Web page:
le pigeon lori lucas

It's stating the obvious to note that Chef Gabriel Rucker is exactly the type of chef Portland is known for: He's young, he's got tattoos, and he's a cooking school dropout. He's also P-town's latest culinary success story. Former sous chef at Gotham Bldg. Tavern, he currently mans the open kitchen at Le Pigeon, where his cooking has gained him some serious fans in the four short months the restaurant has been open. Rucker shrugged when I called him the prototypical new Portland chef. "There's an equation going on," he said, "that I stumbled onto that kind of... worked."

It sure does. Rucker moved into the storefront formerly occupied by Colleen French's beloved self-titled restaurant, and old fans of Colleen's will find it much the same. A handful of tables jostle cozily for space, a chef's table surrounds the open bar, and vintage chandeliers bathe the dining room in light that seems to come not only from a different time, but a different continent: Comparisons to some tiny, 19th century French bistro are inevitable. And in the same way that Le Pigeon apparently exists in some warp in the time-space continuum, some of Rucker's food similarly defies the basic laws of reality.

I made it through appetizers at Le Pigeon without having any metaphysical mishaps—Brie tartlets with arugula and garlic confit whetted the appetite nicely. One bite of my entrée, though, and time itself came to a screeching halt. The braised pork belly with butter-poached prawns and creamed corn single-handedly caused all activity in the universe to cease for a moment: It was just my pork belly and me. The pork belly, a two-by-two-inch square of the fattiest part of the pig, vaguely resembled a layered dessert cake: juicy meat atop a layer of pure fat. Here the fat adds a smooth, velvety feel to the crispier meat it's paired with—if it sounds gross, that's only because you haven't tried it yet. The accompanying creamed corn was a revelation, namely that in the hands of this talented young chef, even food that is effectively synonymous with "dull" can be coaxed into providing exquisite, unexpected flavors.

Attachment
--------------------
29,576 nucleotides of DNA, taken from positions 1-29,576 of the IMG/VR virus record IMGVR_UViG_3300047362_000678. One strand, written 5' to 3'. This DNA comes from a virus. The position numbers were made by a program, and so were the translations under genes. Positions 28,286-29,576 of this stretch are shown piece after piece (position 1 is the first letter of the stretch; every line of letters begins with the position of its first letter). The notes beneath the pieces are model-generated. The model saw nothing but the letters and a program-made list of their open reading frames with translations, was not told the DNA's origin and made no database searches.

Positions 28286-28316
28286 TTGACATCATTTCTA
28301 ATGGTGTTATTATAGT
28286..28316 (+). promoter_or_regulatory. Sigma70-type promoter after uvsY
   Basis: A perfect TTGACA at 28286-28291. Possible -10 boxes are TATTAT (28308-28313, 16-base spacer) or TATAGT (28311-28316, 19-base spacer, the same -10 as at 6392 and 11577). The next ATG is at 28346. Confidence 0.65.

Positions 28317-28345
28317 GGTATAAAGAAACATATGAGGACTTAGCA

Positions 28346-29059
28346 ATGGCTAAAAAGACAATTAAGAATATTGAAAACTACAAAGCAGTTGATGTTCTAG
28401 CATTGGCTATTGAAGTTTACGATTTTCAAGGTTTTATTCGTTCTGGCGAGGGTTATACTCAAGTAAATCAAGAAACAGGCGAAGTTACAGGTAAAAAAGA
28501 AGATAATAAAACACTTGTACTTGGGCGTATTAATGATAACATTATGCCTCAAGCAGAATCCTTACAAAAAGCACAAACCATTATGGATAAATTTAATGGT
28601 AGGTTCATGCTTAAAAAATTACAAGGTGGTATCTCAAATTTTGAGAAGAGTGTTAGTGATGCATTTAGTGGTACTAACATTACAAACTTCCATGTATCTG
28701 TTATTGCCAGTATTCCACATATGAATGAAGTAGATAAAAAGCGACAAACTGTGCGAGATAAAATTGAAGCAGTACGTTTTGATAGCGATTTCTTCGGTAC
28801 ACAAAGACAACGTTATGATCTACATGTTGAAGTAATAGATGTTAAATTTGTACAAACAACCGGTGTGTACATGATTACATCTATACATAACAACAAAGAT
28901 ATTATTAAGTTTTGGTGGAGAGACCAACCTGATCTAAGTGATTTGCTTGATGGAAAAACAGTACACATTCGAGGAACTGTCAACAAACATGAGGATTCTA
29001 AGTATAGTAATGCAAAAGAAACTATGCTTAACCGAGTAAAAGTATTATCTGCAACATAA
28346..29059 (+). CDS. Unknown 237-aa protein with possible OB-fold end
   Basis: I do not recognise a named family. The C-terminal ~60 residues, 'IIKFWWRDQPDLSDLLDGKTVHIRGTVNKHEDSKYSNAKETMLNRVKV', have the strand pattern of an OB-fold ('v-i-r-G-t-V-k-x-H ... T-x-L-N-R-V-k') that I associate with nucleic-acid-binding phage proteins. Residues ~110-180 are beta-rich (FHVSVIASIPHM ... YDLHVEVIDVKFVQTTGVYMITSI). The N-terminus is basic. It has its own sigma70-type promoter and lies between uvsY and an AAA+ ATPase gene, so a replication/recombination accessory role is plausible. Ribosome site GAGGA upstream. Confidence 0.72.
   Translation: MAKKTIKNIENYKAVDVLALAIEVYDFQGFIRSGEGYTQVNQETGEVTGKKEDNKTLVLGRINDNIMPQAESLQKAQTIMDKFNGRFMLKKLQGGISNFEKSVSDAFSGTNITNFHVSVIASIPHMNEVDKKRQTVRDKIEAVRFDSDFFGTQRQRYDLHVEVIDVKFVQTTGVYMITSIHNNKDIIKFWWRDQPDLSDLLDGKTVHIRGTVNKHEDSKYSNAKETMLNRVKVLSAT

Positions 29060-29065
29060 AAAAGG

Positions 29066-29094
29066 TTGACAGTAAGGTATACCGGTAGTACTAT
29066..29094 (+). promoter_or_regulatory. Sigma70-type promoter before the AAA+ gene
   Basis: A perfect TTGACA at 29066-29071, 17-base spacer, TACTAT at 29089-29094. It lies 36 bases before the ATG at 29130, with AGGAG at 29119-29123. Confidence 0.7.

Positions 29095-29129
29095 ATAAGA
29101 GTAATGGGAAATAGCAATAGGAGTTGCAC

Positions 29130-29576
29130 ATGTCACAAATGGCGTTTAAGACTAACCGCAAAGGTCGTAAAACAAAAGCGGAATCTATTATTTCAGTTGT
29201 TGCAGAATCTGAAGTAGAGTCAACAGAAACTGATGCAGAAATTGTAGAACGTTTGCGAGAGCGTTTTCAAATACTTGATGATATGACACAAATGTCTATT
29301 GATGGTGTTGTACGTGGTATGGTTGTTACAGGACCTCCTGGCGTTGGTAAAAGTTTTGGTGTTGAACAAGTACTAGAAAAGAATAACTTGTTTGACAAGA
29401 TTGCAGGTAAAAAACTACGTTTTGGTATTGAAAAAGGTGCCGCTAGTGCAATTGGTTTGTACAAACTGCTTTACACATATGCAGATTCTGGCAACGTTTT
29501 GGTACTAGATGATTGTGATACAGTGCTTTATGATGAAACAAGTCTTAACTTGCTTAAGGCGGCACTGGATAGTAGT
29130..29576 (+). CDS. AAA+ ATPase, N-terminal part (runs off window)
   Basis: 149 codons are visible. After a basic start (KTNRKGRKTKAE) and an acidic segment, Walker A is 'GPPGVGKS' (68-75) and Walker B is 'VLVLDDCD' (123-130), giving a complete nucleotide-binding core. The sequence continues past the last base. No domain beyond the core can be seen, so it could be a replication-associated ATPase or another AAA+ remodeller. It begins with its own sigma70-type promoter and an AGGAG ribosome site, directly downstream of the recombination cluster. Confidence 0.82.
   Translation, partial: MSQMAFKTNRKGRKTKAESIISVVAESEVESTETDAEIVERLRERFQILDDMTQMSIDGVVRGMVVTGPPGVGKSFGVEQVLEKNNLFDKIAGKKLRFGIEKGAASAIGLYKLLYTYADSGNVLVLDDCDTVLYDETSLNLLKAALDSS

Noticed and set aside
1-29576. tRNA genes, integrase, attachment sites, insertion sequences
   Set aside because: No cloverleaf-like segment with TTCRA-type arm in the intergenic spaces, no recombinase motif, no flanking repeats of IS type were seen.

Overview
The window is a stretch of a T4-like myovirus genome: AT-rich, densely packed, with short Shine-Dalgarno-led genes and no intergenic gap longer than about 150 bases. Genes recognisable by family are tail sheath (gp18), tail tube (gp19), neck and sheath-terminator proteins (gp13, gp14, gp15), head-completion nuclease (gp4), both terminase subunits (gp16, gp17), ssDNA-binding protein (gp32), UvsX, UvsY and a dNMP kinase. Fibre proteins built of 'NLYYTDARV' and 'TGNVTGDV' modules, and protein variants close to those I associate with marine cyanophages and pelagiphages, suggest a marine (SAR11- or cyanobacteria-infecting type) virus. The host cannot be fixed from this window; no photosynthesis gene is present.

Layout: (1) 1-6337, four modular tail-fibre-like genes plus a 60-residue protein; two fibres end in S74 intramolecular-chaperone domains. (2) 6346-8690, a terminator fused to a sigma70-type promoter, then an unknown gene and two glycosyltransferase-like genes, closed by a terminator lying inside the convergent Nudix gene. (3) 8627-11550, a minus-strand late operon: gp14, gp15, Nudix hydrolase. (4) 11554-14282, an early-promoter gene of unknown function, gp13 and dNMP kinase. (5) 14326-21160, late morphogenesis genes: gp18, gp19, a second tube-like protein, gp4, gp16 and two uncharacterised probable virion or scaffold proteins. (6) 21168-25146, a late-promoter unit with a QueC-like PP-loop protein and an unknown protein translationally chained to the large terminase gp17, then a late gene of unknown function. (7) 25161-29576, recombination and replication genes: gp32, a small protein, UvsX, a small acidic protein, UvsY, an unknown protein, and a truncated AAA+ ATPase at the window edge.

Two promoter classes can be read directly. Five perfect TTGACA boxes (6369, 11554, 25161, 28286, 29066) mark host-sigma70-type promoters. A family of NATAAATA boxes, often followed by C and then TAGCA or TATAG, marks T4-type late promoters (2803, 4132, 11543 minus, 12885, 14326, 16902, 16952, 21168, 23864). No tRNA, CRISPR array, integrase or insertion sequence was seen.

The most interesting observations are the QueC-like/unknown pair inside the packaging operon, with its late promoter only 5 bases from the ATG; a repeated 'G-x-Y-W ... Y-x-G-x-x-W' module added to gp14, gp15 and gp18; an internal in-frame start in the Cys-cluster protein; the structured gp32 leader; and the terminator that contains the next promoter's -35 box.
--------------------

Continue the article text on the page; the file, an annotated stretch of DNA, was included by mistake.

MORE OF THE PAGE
Entrée number two was the cutely named Duck-Duck-Pigeon: pan-roasted squab (a young, unfledged pigeon) with duck confit, and salad with duck-liver vinaigrette. The dark, greasy little bird paired nicely with a tumble of frisée lettuce, grapes, and duck bits.

For dessert, another phenomenal actualization of pig's potential: Rucker's apricot cornbread with bacon and maple ice cream is hands down one of the best desserts I've ever eaten. Other items gracing the dessert board might include a chocolate tart with sea salt and mint pesto, or peach upside-down cake with goat cheese ice cream. Rucker acknowledges that these combos are unusual, but maintains that if they'll just trust him, "people walk away really happy having just had bacon for dessert." I second that.

Le Pigeon also churns out a quite civilized brunch on weekends, the highlights of which have been the duck confit hash, and the enormous, iceberg slaw-topped Strawberry Mountain burger. Be warned, though, that your French press of Stumptown coffee might get cold while you wait: Brunch can suffer from lengthy wait times.